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i679-8                        JOHN EVELYN

as many more hazards as ours commonly have; the
game "being only to prosecute the ball till hazarded,
without passing the port, or touching the pin; if one
miss hitting the ball every time, the game is lost, or if
hazarded. It is more difficult to hazard a ball, though
so many, than in our table, by reason the bound is made
so exactly even, and the edges not stuffed; the balls are
also bigger, and they for the most part use the sharp
and small end of the billiard stick, which is shod with
brass, or silver. The entertainment was exceedingly civil;
but, besides a good olio, the dishes were trifling, hashed
and condited after their way, not at all fit for an Eng-
lish stomach, which is for solid meat. There was yet good
fowls, but roasted to coal, nor were the sweetmeats good.

3<Dth December, 1679. I went to meet Sir John Stone-
house, and give him a particular of the settlement on
my son, who now made his addresses to the young lady
his daughter-in-law, daughter of Lady Stonehouse.

25th January, 1679-80. Dr. Cave, author of <c Primitive
Christianity,^ etc., a pious and learned man, preached at
Whitehall to the household, on James iii. 17, concerning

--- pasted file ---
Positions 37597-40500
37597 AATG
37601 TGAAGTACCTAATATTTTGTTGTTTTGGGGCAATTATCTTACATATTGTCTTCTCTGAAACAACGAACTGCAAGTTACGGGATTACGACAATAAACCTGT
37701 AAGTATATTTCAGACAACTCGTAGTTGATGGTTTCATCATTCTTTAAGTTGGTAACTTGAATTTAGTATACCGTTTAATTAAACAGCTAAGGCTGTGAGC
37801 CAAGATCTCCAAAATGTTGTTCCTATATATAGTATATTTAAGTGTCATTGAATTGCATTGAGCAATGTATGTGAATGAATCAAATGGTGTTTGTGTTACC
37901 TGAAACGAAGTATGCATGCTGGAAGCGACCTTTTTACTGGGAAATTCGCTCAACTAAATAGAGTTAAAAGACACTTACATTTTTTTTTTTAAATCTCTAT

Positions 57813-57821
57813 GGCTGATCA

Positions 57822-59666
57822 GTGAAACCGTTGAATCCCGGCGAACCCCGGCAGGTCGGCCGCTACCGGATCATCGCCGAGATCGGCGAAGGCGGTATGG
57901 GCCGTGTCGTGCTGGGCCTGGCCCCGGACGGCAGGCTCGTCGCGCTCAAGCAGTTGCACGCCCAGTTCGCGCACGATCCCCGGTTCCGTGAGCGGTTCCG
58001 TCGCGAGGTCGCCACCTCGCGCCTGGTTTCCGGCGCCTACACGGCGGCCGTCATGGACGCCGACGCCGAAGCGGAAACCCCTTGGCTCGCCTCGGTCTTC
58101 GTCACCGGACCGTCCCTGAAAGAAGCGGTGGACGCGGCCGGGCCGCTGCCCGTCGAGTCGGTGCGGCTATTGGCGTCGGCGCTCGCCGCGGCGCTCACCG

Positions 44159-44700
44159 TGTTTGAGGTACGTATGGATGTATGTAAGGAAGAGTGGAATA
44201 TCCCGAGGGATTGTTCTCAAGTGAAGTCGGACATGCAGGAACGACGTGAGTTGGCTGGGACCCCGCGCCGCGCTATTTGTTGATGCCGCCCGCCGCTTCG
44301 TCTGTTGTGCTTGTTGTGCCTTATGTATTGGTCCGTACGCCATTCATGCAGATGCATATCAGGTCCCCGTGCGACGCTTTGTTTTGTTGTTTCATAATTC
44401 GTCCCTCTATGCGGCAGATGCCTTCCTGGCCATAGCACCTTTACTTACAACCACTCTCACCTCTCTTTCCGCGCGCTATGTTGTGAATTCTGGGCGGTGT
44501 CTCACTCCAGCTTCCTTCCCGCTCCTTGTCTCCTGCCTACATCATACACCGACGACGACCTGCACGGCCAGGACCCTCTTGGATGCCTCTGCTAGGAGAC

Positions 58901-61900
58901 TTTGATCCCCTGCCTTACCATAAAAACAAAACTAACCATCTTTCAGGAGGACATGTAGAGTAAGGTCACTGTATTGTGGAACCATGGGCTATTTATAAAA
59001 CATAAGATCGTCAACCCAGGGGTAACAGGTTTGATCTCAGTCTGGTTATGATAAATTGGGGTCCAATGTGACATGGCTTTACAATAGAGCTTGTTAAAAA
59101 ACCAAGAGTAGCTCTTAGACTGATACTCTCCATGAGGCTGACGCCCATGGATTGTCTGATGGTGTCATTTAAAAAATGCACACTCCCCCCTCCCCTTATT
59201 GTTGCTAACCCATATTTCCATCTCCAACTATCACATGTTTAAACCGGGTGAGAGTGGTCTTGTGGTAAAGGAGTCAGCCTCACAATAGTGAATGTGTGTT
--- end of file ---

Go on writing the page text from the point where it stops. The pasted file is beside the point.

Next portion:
the duty of grace and charity.

3oth January, 1680. I supped with Sir Stephen Fox,
now made one of the Lords Commissioners of the Treasury.

1 9th February, 1680. The writings for the settling
jointure and other contracts of marriage of my son were
finished and sealed, The lady was to bring ^5,000, in con-
sideration of a settlement of ^500 a year present mainte-
nance, which was likewise to be her jointure, and ^500
a year after mine and my wife's decease. But, with God's
blessing, it will be at the least ^1,000 a year more in a
few years* I pray God make him worthy of it, and a
comfort to his excellent mother, who deserves much from

2ist February, 1680. SHROVE-TTJESDAY. My son was
married to Mrs. Martha Spencer, daughter to my Lady
Stonehouse by a former- gentleman, at St. Andrew's,
Holborn, by our Vicar, borrowing the church of Dr. Still-
ingflett, Dean of St. Paul's, the present incumbent. We
afterward dined at a house in Holborn; and, after the
solemnity and dancing was done, they were bedded at
Sir John Stonehotise's lodgings in Bow Street, Convent
Garden. that he seemed to say the Church in the commission ofh, and had endeavored to render them